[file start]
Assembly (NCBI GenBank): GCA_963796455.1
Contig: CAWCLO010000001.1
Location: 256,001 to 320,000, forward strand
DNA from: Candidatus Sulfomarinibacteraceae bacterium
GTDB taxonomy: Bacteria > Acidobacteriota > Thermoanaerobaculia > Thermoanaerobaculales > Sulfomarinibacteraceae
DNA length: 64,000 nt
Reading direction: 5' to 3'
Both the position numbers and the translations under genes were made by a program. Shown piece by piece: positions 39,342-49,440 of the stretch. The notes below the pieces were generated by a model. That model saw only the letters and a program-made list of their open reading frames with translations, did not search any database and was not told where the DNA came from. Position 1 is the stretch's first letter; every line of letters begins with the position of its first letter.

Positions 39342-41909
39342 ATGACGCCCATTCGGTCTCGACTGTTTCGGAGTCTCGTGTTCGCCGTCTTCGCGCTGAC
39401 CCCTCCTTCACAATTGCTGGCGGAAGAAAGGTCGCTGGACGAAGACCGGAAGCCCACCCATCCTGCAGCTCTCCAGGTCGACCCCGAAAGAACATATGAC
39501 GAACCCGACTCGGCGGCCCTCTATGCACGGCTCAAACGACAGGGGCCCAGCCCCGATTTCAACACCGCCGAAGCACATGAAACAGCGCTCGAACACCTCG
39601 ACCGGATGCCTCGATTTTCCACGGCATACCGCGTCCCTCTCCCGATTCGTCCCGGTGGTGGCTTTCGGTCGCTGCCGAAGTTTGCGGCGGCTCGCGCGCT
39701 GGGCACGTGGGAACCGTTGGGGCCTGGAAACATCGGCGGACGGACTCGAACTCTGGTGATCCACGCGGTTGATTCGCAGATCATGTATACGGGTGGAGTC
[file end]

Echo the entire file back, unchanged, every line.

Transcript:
Assembly (NCBI GenBank): GCA_963796455.1
Contig: CAWCLO010000001.1
Location: 256,001 to 320,000, forward strand
DNA from: Candidatus Sulfomarinibacteraceae bacterium
GTDB taxonomy: Bacteria > Acidobacteriota > Thermoanaerobaculia > Thermoanaerobaculales > Sulfomarinibacteraceae
DNA length: 64,000 nt
Reading direction: 5' to 3'
Both the position numbers and the translations under genes were made by a program. Shown piece by piece: positions 39,342-49,440 of the stretch. The notes below the pieces were generated by a model. That model saw only the letters and a program-made list of their open reading frames with translations, did not search any database and was not told where the DNA came from. Position 1 is the stretch's first letter; every line of letters begins with the position of its first letter.

Positions 39342-41909
39342 ATGACGCCCATTCGGTCTCGACTGTTTCGGAGTCTCGTGTTCGCCGTCTTCGCGCTGAC
39401 CCCTCCTTCACAATTGCTGGCGGAAGAAAGGTCGCTGGACGAAGACCGGAAGCCCACCCATCCTGCAGCTCTCCAGGTCGACCCCGAAAGAACATATGAC
39501 GAACCCGACTCGGCGGCCCTCTATGCACGGCTCAAACGACAGGGGCCCAGCCCCGATTTCAACACCGCCGAAGCACATGAAACAGCGCTCGAACACCTCG
39601 ACCGGATGCCTCGATTTTCCACGGCATACCGCGTCCCTCTCCCGATTCGTCCCGGTGGTGGCTTTCGGTCGCTGCCGAAGTTTGCGGCGGCTCGCGCGCT
39701 GGGCACGTGGGAACCGTTGGGGCCTGGAAACATCGGCGGACGGACTCGAACTCTGGTGATCCACGCGGTTGATTCGCAGATCATGTATACGGGTGGAGTC